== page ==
A new study has found that replacing fossil materials with wood products could save 3.7 million tonnes of carbon dioxide (CO2) emissions per year in Ireland.
The research, commissioned by Coillte, was led by former director of climate, energy and land tenure at the Food and Agriculture Organization of the United Nations, Dr Peter Holmgren.
It highlights the CO2 savings created by wood products from Irish forests and was based on a review of international studies.
The research looked at the climate benefits of using Irish timber in construction, packaging and energy.
Holmgren found that the current volume of Irish wood products has a “displacement effect” of 3.7 million tonnes of CO2 per year.
This corresponds to approximately 6% of Ireland’s total annual greenhouse gas (GHG) emissions and is equivalent to removing almost 1.35 million cars from Irish roads.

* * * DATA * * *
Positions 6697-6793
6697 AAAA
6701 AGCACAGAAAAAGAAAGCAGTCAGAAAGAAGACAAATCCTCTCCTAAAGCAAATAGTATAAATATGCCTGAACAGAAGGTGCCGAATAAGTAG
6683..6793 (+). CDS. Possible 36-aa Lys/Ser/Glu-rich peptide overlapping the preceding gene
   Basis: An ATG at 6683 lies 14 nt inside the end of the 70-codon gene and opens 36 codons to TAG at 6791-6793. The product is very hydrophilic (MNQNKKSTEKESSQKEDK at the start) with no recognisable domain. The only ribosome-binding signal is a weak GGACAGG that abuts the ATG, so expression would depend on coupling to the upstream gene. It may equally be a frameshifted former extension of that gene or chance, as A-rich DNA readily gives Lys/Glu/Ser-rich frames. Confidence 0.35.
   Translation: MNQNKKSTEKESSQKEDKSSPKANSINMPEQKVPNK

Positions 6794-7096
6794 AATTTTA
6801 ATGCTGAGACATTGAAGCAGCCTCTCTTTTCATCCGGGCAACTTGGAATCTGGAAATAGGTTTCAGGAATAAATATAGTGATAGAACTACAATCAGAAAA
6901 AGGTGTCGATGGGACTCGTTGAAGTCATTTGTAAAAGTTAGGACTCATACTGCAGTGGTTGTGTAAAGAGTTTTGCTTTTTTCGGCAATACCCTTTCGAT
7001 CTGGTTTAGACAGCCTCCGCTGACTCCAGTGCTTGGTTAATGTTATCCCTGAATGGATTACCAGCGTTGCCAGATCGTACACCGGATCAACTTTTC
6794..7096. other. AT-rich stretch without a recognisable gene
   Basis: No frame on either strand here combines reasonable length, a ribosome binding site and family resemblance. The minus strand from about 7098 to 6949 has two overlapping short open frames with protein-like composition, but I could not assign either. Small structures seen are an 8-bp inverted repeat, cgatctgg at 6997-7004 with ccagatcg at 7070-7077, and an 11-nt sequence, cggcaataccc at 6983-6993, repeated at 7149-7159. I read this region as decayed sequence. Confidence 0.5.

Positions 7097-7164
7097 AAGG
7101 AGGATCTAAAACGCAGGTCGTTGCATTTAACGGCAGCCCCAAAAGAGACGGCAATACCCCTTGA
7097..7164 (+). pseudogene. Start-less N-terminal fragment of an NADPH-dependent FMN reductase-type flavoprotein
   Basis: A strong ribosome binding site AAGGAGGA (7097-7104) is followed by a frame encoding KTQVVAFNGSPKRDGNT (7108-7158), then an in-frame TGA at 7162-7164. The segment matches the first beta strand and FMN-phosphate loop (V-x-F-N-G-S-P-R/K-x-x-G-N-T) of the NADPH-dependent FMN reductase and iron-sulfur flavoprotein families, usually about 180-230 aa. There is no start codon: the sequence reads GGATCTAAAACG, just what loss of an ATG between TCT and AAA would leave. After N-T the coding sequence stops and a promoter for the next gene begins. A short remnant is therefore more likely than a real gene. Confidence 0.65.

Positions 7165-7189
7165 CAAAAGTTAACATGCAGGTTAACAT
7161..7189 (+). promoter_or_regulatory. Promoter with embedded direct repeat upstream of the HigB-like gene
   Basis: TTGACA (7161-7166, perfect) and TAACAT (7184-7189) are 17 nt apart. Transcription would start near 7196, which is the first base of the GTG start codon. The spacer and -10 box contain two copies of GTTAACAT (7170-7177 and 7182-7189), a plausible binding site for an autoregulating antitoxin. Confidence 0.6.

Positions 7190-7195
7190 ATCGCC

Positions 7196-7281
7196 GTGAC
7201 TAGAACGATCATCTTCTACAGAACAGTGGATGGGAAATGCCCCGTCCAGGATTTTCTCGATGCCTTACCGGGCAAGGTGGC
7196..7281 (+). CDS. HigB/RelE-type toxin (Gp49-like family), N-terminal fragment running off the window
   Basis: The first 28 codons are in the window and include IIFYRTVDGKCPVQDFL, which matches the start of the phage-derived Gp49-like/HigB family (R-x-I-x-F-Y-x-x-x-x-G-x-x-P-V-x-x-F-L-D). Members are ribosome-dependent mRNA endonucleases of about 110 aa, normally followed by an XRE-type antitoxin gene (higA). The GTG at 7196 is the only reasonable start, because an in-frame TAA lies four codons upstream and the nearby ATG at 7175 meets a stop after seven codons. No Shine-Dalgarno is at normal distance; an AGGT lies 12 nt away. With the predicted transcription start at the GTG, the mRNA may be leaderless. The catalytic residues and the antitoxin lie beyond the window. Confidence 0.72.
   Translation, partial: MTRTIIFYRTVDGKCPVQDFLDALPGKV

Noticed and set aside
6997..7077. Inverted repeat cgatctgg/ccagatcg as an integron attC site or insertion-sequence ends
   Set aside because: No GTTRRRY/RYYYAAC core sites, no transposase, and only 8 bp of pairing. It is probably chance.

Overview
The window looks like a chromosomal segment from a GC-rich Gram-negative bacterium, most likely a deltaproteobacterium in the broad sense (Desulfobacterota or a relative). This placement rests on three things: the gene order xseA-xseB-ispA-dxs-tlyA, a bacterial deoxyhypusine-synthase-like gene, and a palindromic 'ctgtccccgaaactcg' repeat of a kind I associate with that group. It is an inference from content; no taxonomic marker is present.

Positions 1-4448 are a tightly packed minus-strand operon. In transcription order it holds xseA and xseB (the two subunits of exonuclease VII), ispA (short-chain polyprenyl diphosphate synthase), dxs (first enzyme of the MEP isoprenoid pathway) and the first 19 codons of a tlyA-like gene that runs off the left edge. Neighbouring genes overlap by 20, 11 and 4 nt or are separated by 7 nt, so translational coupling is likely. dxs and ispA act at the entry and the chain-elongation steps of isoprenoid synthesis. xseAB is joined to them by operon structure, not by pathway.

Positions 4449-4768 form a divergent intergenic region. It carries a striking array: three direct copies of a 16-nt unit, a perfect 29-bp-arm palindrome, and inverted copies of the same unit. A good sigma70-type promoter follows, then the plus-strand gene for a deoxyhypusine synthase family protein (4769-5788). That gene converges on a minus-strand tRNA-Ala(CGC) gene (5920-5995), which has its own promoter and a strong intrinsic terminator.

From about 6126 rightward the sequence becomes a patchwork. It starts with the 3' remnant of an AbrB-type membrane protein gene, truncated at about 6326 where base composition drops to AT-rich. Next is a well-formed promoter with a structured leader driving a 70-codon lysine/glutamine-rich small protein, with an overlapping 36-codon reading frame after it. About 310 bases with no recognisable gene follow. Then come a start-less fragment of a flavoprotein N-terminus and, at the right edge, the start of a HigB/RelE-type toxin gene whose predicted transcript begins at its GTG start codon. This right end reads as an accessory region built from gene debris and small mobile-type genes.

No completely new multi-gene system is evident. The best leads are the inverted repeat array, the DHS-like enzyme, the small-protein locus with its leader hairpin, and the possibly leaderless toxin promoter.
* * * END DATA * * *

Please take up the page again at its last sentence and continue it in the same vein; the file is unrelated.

Commenting on the report, Mark McAuley, director of Forest Industries Ireland (FII), said:
“This new research provides insight into the true benefits of forestry and forest products. Not only do the forests we grow absorb carbon dioxide from the atmosphere, but the products we make from our forests have a major impact on displacing carbon-intensive products in our economy.
McAuley said Ireland has undervalued the contribution forestry can make to offsetting emissions and this needs to be fully assessed under the new policy.
“Productive forests and the products they produce make a triple contribution to climate change – forests absorb carbon as they grow; wood products sequester this carbon; and they also replace products that emit a lot of CO2 during their manufacture,” he explained.
“Forests are a natural carbon capture and storage system that will benefit the world for generations to come. They are the most scalable solutions to climate change and one of the most cost-effective ways for the world to deal with its harmful emissions,” McAuley concluded.